||Over 14s (under 16s with an adult)
||All Tickets = £25.00
Coming ten years after going public with their debut album, ‘Tigermilk,’ Belle and Sebastian’s sold out show with the L.A. Philharmonic at the Hollywood Bowl offered both a fitting way to mark the anniversary but also served as a reminder of the group’s longevity and decade of quiet achievement.
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The arenas and contexts could not have been more different. In 1996, the musical climate in the U.K. did not look promising (Oasis were the biggest band in the U.K. and Britpop / lad culture was rampant) for the modestly brilliant songs on ‘Tigermilk.’
These had been assembled by Stuart Murdoch over the preceding years, and were brought into focus by his recruitment of kindred spirits, Stevie Jackson (guitar), Isobel Campbell (cello), Richard Colburn (drums), Chris Geddes (keyboards) and Stuart David (bass).
Recorded for Electric Honey Records - as part of a Stow College student project - 1000 copies of the album were pressed on vinyl.
The launch took place in CaVa Studios in Glasgow and within a few weeks there was not a copy of the record to be found. In pre-E Bay times, copies were later selling for around the £500 mark. Word spread quickly, and the band responded by setting to work immediately on a follow up.
By this point signed to Jeepster Records in the U.K. and the short-lived, The Enclave in the US, and with new member Sarah Martin (violin) in tow, ‘If You’re Feeling Sinister’ has subsequently been hailed as the group’s masterpiece, though reaction at the time was more muted.
This was partly down to an avoidance of traditional rock routes. Touring was not high on the agenda. Instead there were occasional one-off shows, including an American debut at CMJ and a show at the BAM festival in Barcelona. Equally, there was little media profile, with band members rarely photographed or interviewed. The album’s success - built over a number of years and culminating in a ‘Don’t Look Back’ performance at the Barbican in 2005 - was built mainly on word of mouth and genuine fan excitement.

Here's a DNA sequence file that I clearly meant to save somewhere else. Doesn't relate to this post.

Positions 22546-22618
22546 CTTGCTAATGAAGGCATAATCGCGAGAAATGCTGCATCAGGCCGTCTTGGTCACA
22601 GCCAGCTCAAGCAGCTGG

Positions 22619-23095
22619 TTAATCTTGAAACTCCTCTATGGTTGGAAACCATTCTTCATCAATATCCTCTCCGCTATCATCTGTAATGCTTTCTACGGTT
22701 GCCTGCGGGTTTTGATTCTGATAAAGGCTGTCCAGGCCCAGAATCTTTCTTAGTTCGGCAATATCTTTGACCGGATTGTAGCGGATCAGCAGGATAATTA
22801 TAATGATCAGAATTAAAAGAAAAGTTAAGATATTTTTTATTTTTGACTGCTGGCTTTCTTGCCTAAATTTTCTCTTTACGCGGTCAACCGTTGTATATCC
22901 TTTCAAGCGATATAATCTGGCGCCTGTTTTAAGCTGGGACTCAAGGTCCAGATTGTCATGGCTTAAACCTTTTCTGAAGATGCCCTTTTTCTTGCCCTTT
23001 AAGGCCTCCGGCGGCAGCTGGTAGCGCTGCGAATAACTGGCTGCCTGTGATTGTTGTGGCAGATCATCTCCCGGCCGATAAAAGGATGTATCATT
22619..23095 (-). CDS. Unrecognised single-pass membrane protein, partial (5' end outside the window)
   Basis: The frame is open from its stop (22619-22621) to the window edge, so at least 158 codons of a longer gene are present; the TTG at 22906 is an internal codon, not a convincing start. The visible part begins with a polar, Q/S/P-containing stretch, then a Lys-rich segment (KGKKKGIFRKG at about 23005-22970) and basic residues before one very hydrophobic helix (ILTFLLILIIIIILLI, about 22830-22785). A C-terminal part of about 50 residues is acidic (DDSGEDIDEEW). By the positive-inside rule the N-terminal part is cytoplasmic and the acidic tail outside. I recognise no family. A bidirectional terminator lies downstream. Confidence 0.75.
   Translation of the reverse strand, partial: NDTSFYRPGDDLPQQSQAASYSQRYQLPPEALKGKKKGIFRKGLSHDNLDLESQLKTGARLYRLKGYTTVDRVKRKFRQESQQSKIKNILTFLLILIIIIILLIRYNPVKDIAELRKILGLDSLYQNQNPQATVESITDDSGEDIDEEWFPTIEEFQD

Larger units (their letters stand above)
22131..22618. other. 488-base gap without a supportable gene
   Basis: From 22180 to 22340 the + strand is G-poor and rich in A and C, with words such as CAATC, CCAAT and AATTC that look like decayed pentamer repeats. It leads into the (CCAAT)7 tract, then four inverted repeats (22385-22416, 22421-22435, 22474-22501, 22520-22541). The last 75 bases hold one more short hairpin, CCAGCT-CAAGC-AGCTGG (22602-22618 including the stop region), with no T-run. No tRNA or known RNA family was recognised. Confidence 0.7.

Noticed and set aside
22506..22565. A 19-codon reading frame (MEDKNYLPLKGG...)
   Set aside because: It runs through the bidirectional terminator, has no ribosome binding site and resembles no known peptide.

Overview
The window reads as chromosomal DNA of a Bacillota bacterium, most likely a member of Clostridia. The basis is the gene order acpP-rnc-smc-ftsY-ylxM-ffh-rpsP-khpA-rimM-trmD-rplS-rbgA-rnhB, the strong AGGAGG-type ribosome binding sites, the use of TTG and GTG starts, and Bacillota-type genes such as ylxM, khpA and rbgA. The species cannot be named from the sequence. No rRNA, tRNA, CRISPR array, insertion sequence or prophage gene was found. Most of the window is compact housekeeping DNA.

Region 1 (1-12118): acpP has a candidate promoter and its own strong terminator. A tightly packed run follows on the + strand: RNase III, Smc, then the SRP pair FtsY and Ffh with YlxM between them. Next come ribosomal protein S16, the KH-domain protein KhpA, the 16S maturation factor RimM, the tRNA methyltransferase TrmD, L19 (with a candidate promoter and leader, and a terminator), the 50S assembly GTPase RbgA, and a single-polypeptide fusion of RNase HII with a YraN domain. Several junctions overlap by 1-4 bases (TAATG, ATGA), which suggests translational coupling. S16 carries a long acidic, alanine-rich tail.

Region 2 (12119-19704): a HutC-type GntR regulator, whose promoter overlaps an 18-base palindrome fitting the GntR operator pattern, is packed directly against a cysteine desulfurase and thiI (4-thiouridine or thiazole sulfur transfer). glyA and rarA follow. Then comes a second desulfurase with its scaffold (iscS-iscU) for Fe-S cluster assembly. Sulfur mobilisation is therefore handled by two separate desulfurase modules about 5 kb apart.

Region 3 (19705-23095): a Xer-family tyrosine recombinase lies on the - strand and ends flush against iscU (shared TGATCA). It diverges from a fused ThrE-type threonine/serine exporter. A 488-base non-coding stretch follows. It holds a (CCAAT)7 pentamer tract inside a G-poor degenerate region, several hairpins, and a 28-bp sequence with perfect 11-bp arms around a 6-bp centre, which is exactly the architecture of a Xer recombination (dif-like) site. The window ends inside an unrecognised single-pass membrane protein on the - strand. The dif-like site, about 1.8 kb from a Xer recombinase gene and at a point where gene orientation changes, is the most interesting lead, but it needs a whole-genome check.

If ‘Sinister’ is seen as the benchmark album, its successor, ‘The Boy With the Arab Strap’ was the one which singularly did most to raise the band’s profile, helped by a run of singles/ EPs which culminated in ‘3..6..9 Seconds of Light’ reaching the U.K. top 40. The singles from the Jeepster era were later compiled on the ‘Push Barman to Open Old Wounds’ set in 2005. Trumpet player, Mick Cooke, who had featured as a session player on the previous albums was by now a full-time member of the band, with Stuart David heading in the opposite direction to form Looper.
‘The Boy With The Arab Strap’ debuted at 12 in the U.K. charts and propelled them towards a Brit Award in 1999 for ‘Best Newcomer.’ Even though it was their third album, this and Pete Waterman’s reaction suggested that the band had finally reached the fringes of the mainstream.
They also embarked on their first batch of international touring, with a few dates in Europe and the USA, before a period of reflection and stepping back from the growing feeding frenzy surrounding them.
Yet if 1999 and 2000 were quiet years by the standards of those preceding them, it was only relative. The Bowlie Festival, curated by the band at Camber Sands featured Mercury Rev, The Flaming Lips, Teenage Fanclub, Godspeed You Black Emperor and a cast of hundreds. It sold out. John Peel and Jarvis Cocker Dj-ed.
Side projects were undertaken (Stevie and Chris with V-Twin, Mick with the Amphetameanies, Isobel with the Gentle Waves and Richard with Snow Patrol) and work on the fourth album, ‘Fold Your Hands Child, You Walk Like A Peasant’ commenced.
Although it was a lengthy process and the results at the time perceived as something of a disappointment, time has served the record well. It was their first top ten album in the U.K. and its preceding single, ‘Legal Man,’ (not on the album) made the top twenty and it remains the band’s biggest seller in the U.S.A..
If an insularity had marked the band’s recording (they were largely made with Tony Doogan within walking distance of their flats in Glasgow), the years following ‘Fold Your Hands. . . ‘ were characterised by collaboration and change.